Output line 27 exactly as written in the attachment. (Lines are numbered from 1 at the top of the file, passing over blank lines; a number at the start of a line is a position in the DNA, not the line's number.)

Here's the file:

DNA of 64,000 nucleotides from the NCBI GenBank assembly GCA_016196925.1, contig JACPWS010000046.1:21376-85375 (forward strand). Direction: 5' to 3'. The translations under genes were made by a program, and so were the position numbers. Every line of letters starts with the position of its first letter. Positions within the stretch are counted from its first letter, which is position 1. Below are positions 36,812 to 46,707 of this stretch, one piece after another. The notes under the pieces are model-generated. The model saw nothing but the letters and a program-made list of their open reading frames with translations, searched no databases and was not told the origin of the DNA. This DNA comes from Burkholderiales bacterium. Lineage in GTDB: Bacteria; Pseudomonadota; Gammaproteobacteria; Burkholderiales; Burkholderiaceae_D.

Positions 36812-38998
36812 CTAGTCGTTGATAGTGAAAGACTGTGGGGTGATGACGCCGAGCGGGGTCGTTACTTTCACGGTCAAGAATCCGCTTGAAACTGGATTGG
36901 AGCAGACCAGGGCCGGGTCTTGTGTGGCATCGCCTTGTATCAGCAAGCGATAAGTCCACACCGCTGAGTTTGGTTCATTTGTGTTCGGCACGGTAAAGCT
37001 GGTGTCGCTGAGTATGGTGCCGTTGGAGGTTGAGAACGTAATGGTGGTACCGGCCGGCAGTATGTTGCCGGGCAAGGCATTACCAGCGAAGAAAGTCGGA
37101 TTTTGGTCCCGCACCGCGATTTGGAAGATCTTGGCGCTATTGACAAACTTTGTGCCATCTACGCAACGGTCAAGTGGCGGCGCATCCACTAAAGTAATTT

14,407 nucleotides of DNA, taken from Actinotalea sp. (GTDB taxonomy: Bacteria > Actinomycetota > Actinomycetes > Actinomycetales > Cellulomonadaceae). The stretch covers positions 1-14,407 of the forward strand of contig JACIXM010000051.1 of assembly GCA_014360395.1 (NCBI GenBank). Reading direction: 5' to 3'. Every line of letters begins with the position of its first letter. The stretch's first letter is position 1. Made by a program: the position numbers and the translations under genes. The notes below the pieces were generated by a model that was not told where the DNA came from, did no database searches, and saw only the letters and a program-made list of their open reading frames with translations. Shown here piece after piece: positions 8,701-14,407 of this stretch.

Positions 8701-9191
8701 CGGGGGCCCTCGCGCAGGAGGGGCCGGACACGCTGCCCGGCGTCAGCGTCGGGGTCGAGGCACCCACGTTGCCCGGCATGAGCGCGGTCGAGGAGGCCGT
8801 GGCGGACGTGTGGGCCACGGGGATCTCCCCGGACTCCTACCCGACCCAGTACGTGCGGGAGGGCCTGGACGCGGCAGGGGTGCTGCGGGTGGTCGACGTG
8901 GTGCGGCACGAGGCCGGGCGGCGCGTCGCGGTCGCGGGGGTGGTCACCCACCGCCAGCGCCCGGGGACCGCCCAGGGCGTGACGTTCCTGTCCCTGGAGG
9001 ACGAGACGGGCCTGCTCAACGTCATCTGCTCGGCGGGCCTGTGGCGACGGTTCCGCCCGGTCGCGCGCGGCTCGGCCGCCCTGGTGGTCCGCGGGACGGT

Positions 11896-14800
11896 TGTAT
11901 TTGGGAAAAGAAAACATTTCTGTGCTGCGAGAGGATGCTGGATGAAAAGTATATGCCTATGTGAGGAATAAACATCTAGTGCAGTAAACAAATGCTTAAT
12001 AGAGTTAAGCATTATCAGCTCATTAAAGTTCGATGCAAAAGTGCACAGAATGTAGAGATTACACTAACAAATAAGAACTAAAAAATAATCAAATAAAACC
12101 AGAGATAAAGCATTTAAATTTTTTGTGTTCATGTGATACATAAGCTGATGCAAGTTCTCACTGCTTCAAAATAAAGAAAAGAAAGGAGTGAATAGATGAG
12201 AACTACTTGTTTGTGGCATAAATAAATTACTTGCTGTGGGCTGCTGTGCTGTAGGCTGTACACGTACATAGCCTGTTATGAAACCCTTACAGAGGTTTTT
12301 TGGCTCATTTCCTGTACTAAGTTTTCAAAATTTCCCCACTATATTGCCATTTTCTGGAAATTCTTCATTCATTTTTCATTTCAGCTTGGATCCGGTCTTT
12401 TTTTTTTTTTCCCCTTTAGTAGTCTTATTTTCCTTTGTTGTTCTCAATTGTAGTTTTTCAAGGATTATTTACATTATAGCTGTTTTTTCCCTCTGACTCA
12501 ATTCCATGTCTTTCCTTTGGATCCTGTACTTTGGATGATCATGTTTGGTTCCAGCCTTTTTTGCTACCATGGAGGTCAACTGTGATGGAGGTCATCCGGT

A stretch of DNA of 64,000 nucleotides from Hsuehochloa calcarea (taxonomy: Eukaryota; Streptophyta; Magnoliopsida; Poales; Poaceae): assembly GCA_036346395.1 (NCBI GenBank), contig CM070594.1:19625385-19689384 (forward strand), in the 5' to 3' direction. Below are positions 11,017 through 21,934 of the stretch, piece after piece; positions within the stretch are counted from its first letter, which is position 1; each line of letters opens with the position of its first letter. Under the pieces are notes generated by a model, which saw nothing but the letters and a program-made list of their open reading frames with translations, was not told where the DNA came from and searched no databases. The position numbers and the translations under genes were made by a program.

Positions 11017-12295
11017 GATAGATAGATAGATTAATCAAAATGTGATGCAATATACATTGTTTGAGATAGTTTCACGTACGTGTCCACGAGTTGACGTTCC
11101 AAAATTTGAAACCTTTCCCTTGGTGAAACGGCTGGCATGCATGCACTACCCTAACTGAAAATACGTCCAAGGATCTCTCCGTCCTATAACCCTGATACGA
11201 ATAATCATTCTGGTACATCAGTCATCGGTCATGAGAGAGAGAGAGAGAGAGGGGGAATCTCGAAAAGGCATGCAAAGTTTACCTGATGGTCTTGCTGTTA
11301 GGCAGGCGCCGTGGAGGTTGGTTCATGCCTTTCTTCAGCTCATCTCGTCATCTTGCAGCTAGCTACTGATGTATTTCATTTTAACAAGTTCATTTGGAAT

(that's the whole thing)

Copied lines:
11301 GGCAGGCGCCGTGGAGGTTGGTTCATGCCTTTCTTCAGCTCATCTCGTCATCTTGCAGCTAGCTACTGATGTATTTCATTTTAACAAGTTCATTTGGAAT